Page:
The same view will be set forth by the Sūtrakāra in IV, 4, 17; 2l, and I, 3, 2. The Vṛitti also says (with reference to Sū. IV, 4, 17) 'with the exception of the business of the world (the individual soul in the state of release) is equal (to the highest Self) through light'; and the author of the Dramida Bhāṣya says, 'Owing to its equality (sāyujya) with the divinity the disembodied soul effects all things, like the divinity.' The following scriptural texts establish the same view, 'Those who depart from hence, after having known the Self and those true desires, for them there is freedom in all the worlds' (Kh. Up. VIII, 1, 6); 'He who knows Brahman reaches the Highest' (Taitt. Up. II, 1); 'He obtains all desires together with the intelligent Brahman' (Taitt. Up. II, 1, 1); 'Having reached the Self which consists of bliss, he wanders about in these worlds having as much food and assuming as many forms as he likes' (Taitt. Up. III, 10, 5); 'There he moves about' (Kh. Up. VIII, 12, 3); 'For he is flavour; for only after having perceived a flavour can anyone perceive pleasure' (Taitt. Up. II, 7); 'As the flowing rivers go to their setting in the sea, losing name and form; thus he who knows, freed from name and form, goes to the divine Person who is higher than the high' (Mu. Up. III, 2, 8); 'He who knows, shaking off good and evil, reaches the highest oneness, free from stain' (Mu. Up. III, 1, 3).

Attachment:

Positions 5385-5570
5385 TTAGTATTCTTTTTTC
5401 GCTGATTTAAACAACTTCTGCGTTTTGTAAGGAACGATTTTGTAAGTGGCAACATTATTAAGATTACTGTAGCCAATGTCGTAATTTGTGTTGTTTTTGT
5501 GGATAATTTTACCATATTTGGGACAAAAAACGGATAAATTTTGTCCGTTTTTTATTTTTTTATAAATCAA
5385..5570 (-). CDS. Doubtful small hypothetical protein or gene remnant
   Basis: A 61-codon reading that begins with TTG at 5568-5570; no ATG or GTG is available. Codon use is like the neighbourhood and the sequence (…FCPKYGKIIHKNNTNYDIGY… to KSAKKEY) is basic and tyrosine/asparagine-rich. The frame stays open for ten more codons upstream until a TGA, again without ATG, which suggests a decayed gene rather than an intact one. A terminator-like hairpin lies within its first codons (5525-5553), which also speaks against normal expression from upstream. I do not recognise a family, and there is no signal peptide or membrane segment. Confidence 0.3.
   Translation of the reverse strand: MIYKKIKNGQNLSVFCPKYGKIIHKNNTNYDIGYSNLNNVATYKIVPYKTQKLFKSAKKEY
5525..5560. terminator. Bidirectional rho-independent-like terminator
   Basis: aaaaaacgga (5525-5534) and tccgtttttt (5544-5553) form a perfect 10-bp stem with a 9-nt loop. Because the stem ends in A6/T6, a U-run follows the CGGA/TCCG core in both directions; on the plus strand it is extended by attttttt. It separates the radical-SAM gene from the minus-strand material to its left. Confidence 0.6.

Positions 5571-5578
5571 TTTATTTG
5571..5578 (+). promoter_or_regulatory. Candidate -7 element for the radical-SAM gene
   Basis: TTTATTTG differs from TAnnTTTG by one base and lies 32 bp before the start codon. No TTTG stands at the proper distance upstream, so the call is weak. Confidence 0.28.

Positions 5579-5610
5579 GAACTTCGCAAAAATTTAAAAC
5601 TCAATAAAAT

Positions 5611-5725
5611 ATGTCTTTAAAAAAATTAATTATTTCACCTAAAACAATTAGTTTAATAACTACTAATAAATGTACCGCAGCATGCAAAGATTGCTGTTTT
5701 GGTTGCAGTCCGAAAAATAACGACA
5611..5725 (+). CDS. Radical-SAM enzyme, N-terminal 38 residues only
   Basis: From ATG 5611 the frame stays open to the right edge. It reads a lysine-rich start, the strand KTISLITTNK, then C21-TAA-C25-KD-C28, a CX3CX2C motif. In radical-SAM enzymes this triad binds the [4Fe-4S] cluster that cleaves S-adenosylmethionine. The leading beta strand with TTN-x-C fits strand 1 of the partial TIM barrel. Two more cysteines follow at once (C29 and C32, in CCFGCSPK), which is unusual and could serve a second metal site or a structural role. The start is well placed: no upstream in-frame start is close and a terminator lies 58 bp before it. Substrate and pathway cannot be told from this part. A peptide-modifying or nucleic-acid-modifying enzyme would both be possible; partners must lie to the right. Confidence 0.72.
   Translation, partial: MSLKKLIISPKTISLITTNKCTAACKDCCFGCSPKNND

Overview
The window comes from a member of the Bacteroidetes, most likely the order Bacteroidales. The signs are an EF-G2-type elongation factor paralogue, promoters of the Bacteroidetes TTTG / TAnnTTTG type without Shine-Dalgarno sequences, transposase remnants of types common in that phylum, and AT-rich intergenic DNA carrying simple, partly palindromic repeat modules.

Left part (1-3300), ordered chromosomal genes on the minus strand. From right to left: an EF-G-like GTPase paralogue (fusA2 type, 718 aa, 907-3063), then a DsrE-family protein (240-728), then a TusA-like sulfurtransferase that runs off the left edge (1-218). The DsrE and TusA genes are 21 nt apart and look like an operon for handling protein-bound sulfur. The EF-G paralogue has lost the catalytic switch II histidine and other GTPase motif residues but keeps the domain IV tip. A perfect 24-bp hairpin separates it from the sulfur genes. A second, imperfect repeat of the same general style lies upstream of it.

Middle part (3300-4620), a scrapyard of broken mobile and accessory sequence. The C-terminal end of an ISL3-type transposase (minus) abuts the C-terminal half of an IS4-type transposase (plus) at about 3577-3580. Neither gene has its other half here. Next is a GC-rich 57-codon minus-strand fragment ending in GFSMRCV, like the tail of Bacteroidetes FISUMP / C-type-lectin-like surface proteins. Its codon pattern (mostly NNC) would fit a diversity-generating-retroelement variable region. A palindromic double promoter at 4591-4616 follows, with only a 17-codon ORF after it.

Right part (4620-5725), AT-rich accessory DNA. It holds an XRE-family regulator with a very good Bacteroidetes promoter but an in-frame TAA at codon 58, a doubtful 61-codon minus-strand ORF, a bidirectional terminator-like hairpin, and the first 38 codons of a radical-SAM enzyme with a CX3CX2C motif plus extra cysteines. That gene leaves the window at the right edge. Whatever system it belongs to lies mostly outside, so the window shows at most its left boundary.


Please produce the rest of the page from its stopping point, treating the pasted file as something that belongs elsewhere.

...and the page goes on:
The objects of meditation in all the vidyās which refer to the highest Brahman, are Brahman viewed as having qualities, and the fruit of all those meditations. For this reason the author of the Sūtras declares that there is option among the different vidyās--cp. Ve. Sū. III, 3, II; III., 3, 59. In the same way the Vākyakāra teaches that the qualified Brahman only is the object of meditation, and that there is option of vidyās; where he says '(Brahman) connected (with qualities), since the meditation refers to its qualities.' The same view is expressed by the Bhāṣyakāra in the passage beginning 'Although he who bases himself on the knowledge of Being.'--Texts such as 'He knows Brahman, he becomes Brahman' (Mu. Up. III, 2, 9) have the same purport, for they must be taken in connexion with the other texts (referring to the fate of him who knows) such as 'Freed from name and form he goes to the divine Person who is higher than the high'; 'Free from stain he reaches the highest oneness' (Mu. Up. III, 2, 8; III, 1,3); 'Having approached the highest light he manifests himself in his own shape' (Kh. Up. VIII, 3, 4). Of him who has freed himself from his ordinary name and form, and all the distinctions founded thereon, and has assumed the uniform character of intelligence, it may be said that he is of the character of Brahman.--Our Purāṇa also propounds the same view. The śloka (VI, 7, 91), 'Knowledge is the means to obtain what is to be obtained, viz. the highest Brahman: the Self is to be obtained, freed from all kinds of imagination,' states that that Self which through meditation on Brahman, is freed from all imagination so as to be like Brahman, is the object to be attained. (The three forms of imagination to be got rid of are so-called karma-bhāvanā, brahma-bhāvanā and a combination of the two. See Vi. Pu. VI, 7.) The text then goes on, 'The embodied Self is the user of the instrument, knowledge is its instrument; having accomplished Release--whereby his object is attained--he may leave off.' This means that the Devotee is to practise meditation on the highest Brahman until it has accomplished its end, viz. the attainment of the Self free from all imagination.--The text continues, 'Having attained the being of its being, then he is non-different from the highest Self; his difference is founded on Nescience only.' This śloka describes the state of the released soul. 'Its being' is the being, viz. the character or nature, of Brahman; but this does not mean absolute oneness of nature; because in this latter case the second 'being' would be out of place and the śloka would contradict what had been said before. The meaning is: when the soul has attained the nature of Brahman, i.e. when it has freed itself from all false imagination, then it is non-different from the highest Self. This non-difference is due to the soul, as well as the highest Self, having the essential nature of uniform intelligence. The difference of the soul--presenting itself as the soul of a god, a man, etc.--from the highest Self is not due to its essential nature, but rests on the basis of Nescience in the form of work: when through meditation on Brahman this basis is destroyed, the difference due to it comes to an end, and the soul no longer differs from the highest Self. So another text says, 'The difference of things of one nature is due to the investing agency of outward works; when the difference of gods, men, etc., is destroyed, it has no longer any investing power' (Vi. Pu. II, 14, 33).--The text then adds a further explanation, 'when the knowledge which gives rise to manifold difference is completely destroyed, who then will produce difference that has no real existence?' The manifold difference is the distinction of gods, men, animals, and inanimate things: compare the saying of Saunaka: ‘this fourfold distinction is founded on false knowledge.' The Self has knowledge for its essential nature; when Nescience called work--which is the cause of the manifold distinctions of gods, men, etc.--has been completely destroyed through meditation on the highest Brahman, who then will bring about the distinction of gods, etc., from the highest Self--a distinction which in the absence of a cause cannot truly exist.--That Nescience is called karman(work)is stated in the same chapter of the Purāṇa (st. 61--avidyā karma saṁjñā).